wives or children.

However, he said gecko wine was just as popular among

the Chinese and Vietnamese, in whose countries the sort of traditional medicine

is believed to have originated.

Chap Narith, a staff member of the Phnom

Penh Post, said the Khmer Rouge's Angkar gave a strict order in late 1977 to the

people in Battambang to catch geckos to be sent to China. It was not known

whether the geckos were a type of bilateral transaction in exchange for tanks,

artillery or any kind of ammunition for the Pol Potists.

Deep in the

heart of legend is the "gecko snake", which slides into the geckos mouth once a

year to eat their swollen livers. The enlarged livers stop the geckos from

crying and once eaten by the snakes the geckos can begin crying again while

their livers regrow.

 

Post inquiries clearly confirm that the gecko snake is now almost

unprocurable.

Animal experts approached for comment could not confirm the

existence of the gecko liver-eating snake-indeed there was some skepticism

whether the snake exists all-but luckily Seang Y could confirm, saying: "It is

true."

Seang Y said he once saw a gecko snake entering the mouth of a gecko to eat

its liver in a Wat in Kompong Cham in 1946. "And it has since clarified my

doubts," he said.

The traditional healer said there are a lot of

characteristics and mystery about geckos in the Khmer community. He said if a

gecko cries five, seven or eleven times, it would indicate good luck for

family.

"But it would be bad luck if a gecko cries only one, two or three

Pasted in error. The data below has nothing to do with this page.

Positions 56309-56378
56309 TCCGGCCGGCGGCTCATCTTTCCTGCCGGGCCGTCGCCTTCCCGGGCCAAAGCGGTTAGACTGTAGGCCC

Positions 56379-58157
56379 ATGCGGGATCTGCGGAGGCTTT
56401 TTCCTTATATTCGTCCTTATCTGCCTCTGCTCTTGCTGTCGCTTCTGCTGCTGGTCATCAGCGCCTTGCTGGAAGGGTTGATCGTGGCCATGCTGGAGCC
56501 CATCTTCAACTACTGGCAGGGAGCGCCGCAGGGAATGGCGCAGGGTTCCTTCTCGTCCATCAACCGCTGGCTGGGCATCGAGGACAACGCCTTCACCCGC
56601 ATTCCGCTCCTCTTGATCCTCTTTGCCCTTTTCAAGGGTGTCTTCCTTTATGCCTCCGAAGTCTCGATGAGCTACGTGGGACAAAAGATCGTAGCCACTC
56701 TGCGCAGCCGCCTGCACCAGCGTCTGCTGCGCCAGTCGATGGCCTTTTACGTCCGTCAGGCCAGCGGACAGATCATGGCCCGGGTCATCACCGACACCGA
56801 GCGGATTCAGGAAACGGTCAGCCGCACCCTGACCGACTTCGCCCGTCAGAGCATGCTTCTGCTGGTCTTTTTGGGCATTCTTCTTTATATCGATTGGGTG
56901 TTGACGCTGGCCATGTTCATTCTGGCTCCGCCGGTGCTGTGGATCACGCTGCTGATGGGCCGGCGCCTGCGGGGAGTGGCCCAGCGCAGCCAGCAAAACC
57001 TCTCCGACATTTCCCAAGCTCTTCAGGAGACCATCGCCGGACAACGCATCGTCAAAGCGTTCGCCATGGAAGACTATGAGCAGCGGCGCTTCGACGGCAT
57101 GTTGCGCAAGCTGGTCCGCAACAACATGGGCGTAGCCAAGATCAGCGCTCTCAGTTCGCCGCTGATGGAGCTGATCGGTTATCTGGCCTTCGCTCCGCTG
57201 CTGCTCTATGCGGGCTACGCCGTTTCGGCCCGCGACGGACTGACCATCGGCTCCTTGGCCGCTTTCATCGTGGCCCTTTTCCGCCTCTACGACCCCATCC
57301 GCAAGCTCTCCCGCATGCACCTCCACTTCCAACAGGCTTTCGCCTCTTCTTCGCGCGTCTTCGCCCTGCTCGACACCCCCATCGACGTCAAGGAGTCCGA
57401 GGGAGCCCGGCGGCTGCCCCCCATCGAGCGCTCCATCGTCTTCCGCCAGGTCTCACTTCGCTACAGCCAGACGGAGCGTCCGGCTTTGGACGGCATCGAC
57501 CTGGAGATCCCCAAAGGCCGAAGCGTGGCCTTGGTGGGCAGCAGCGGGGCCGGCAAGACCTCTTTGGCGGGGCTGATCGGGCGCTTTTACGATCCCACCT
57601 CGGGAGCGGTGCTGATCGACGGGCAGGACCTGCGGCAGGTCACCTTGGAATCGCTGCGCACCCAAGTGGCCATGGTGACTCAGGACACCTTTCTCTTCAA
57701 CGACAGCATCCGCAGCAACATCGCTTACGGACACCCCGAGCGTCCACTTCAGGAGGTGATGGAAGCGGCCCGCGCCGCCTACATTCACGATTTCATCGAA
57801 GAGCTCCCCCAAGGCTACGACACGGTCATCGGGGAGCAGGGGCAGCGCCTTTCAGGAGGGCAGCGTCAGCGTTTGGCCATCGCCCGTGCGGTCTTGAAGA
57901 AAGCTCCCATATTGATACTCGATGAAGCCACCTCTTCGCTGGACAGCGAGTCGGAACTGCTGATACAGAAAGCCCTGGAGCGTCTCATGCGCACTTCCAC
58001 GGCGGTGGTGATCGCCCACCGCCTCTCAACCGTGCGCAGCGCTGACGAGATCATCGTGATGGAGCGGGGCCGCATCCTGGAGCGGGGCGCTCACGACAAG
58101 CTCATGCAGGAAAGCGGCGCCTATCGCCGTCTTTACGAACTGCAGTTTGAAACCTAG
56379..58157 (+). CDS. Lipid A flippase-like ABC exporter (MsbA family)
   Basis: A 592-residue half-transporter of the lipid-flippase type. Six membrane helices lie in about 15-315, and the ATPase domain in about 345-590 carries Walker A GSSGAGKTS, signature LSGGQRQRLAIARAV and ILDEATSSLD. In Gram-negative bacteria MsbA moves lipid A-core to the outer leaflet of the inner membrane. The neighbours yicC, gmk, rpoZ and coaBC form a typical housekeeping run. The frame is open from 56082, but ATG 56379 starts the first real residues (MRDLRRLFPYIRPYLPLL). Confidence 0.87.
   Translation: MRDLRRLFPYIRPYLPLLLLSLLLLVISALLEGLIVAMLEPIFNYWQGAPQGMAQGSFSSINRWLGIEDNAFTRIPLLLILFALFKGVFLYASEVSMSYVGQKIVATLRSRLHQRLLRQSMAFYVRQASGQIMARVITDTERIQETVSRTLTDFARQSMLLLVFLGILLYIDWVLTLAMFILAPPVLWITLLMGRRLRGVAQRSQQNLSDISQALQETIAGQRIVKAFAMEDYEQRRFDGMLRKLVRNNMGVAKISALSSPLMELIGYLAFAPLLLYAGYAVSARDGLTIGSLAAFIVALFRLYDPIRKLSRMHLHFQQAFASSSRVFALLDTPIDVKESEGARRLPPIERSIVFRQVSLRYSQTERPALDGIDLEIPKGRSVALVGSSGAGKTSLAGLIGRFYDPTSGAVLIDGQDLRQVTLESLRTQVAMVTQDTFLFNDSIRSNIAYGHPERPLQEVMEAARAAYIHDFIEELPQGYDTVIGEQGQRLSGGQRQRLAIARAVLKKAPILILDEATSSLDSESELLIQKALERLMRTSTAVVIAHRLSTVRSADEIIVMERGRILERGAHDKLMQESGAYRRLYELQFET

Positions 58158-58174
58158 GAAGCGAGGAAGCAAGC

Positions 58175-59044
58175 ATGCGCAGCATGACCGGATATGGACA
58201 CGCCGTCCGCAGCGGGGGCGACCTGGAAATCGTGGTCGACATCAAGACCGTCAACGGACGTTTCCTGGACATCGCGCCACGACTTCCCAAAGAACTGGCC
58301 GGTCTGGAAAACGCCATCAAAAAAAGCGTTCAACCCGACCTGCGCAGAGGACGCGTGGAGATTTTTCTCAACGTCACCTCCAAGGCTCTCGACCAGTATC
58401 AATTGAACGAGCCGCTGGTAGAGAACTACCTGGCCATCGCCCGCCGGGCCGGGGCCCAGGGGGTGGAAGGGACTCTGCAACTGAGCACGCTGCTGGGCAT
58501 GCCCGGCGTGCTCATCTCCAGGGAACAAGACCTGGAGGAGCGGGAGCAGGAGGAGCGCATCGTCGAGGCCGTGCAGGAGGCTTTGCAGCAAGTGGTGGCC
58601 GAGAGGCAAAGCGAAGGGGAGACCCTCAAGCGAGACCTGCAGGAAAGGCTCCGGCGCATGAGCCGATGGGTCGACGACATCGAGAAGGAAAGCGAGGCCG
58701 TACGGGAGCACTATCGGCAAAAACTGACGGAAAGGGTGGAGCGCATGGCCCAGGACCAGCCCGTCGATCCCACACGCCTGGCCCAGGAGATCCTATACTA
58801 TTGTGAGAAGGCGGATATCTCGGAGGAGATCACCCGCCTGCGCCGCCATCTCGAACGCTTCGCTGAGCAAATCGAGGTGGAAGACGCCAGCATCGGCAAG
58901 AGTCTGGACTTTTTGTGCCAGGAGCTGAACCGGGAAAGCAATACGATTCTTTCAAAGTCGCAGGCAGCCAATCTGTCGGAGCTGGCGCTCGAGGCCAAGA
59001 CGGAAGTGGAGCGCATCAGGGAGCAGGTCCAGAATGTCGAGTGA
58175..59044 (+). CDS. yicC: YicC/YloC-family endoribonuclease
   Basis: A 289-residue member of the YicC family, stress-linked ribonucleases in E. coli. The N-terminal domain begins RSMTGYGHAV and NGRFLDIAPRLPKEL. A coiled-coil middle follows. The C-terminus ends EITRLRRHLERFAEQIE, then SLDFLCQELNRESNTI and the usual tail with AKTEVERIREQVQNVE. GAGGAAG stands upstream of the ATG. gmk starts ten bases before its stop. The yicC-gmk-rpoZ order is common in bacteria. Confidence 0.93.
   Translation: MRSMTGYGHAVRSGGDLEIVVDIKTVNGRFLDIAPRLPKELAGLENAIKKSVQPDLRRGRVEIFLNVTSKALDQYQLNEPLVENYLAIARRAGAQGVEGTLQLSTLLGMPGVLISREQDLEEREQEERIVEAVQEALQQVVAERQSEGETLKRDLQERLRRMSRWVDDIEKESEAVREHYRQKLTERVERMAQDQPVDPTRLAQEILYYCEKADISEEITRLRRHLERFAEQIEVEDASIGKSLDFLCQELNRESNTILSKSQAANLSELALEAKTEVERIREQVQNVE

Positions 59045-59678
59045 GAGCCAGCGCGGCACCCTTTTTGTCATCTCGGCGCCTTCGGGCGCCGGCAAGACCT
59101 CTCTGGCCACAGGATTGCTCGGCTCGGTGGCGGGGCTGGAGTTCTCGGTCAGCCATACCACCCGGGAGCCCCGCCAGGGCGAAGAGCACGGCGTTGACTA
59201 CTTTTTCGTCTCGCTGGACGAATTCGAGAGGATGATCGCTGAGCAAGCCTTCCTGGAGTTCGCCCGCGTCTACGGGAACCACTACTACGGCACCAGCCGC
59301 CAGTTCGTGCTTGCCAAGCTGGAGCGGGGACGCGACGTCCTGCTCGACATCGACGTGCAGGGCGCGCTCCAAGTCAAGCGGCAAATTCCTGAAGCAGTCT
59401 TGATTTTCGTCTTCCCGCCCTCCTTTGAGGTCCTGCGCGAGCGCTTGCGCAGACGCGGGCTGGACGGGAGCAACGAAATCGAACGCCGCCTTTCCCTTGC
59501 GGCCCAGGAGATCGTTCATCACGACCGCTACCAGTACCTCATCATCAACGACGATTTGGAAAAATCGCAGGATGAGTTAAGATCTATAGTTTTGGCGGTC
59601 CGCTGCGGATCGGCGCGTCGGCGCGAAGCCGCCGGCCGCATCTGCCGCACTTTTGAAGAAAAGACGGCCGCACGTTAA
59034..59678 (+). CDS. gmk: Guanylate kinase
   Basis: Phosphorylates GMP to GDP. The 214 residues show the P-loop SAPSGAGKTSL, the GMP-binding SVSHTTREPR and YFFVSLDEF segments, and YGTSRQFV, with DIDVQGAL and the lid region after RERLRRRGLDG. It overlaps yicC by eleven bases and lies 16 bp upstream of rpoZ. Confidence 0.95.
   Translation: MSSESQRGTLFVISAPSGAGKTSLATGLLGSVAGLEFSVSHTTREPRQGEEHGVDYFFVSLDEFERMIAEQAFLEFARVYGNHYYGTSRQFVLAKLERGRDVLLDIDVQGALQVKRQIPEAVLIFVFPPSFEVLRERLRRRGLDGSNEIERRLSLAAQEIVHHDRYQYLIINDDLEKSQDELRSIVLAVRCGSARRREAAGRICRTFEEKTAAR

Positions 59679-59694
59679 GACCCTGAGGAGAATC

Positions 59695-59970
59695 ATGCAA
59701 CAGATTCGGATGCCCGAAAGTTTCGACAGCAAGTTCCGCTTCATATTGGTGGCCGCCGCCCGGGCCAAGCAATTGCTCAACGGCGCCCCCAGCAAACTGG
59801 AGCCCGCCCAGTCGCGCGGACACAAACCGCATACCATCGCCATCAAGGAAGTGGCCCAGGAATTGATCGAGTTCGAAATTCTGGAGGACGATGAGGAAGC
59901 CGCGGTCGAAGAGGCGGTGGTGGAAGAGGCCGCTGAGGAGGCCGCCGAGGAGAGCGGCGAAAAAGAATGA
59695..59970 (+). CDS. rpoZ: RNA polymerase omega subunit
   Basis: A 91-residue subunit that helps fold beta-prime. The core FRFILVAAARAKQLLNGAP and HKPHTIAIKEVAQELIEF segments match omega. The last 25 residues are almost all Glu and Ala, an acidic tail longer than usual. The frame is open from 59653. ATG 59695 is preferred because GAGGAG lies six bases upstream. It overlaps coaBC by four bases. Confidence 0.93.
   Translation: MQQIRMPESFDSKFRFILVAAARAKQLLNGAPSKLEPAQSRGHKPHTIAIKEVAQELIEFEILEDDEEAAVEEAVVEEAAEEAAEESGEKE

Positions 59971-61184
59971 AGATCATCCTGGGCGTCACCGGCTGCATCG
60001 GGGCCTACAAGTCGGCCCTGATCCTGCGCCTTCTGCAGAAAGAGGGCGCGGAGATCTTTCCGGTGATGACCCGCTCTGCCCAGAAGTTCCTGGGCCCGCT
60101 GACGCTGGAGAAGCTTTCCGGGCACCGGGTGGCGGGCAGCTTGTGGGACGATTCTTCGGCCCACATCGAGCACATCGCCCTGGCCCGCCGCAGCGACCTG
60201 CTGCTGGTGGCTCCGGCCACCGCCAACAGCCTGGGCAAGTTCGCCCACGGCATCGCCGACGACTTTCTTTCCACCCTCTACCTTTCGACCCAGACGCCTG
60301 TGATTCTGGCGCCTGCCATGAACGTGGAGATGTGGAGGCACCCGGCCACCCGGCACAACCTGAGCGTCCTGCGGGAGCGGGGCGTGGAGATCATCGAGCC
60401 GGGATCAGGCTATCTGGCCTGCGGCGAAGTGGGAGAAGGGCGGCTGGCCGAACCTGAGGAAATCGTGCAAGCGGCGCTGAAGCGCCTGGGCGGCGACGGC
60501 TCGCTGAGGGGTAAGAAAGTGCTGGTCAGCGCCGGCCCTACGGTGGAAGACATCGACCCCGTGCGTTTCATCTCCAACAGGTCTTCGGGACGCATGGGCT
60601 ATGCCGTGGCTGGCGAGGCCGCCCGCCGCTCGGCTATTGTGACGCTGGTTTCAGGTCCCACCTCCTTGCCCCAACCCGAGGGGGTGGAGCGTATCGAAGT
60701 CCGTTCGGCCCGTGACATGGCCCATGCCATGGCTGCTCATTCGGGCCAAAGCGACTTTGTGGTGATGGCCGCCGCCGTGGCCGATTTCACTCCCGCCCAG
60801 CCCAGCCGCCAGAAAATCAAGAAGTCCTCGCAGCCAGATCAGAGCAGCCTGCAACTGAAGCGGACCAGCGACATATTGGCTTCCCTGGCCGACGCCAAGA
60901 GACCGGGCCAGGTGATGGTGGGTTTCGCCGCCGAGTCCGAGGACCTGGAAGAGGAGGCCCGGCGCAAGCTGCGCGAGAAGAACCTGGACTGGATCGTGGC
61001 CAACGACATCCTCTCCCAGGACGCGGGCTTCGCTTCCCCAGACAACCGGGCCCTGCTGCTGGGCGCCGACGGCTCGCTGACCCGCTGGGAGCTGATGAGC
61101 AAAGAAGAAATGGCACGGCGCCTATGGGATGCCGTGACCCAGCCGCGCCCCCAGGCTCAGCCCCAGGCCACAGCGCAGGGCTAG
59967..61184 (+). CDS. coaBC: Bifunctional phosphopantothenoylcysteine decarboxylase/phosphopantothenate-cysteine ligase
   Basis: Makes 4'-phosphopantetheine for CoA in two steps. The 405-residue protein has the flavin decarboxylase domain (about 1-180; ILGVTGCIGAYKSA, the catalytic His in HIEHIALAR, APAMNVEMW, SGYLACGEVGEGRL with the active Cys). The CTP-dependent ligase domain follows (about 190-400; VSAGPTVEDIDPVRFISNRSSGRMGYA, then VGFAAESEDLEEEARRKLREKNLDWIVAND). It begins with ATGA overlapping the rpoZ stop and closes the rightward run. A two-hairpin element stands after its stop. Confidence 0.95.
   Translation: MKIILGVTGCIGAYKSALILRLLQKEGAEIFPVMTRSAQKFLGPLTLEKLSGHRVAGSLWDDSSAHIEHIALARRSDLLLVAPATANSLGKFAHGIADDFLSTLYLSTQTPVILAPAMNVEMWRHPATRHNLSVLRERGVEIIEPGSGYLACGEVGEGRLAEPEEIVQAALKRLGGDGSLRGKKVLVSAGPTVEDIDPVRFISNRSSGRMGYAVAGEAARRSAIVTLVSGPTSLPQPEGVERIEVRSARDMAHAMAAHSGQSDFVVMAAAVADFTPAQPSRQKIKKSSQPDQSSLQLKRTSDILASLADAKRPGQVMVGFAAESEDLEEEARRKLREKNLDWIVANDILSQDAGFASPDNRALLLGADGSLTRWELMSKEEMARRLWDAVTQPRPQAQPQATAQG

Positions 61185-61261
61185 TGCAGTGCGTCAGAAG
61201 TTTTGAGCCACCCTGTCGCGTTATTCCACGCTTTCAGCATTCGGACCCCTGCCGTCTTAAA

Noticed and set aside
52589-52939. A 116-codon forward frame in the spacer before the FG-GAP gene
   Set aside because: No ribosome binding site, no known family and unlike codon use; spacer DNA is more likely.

times," Seang Y stressed. "Such a gecko should be trapped out of the house."

A taxi-driver called Mao had a gecko in his home that only cried three times.

Seang Y told him to get rid of the lizard. After he did so Mao returned and

reported on his much-improved luck. He was able to repay loans and recover his

losses from gambling at cards.

The militiaman Ngim Rin in Takeo also told the Post of a funny game played by

children and some rural adults. The 'Memon- Memai' game is similar to 'He loves

me - He loves me not' played by some American kids while removing the petals of

flowers.

Memom and Memai literally mean spinster and widow. In this game,

people begin to count the number of times a gecko cries to bet whether they will

have a spinster or widow wife.

They can begin either with Memon or Memai,

they will have a widow wife if the gecko cry ends with Memai.

Rin raised

another old belief about a lizard called the Thlen that would rush into a river

after biting a person. If the person who was bitten did not run and best the

lizard into the water, that person would die.

Chap Narith said one of his bothers did so once during the Khmer Rouge regime

even though he did not believe much in the stories.

"Believe it or not,

it is not hard work just to rush into a pond for a minute in case the belief

works," replied Narith when asked why he took this seriously.

Seang Y,

however, said this was not true and that there was a lot of things that the old

people lied about.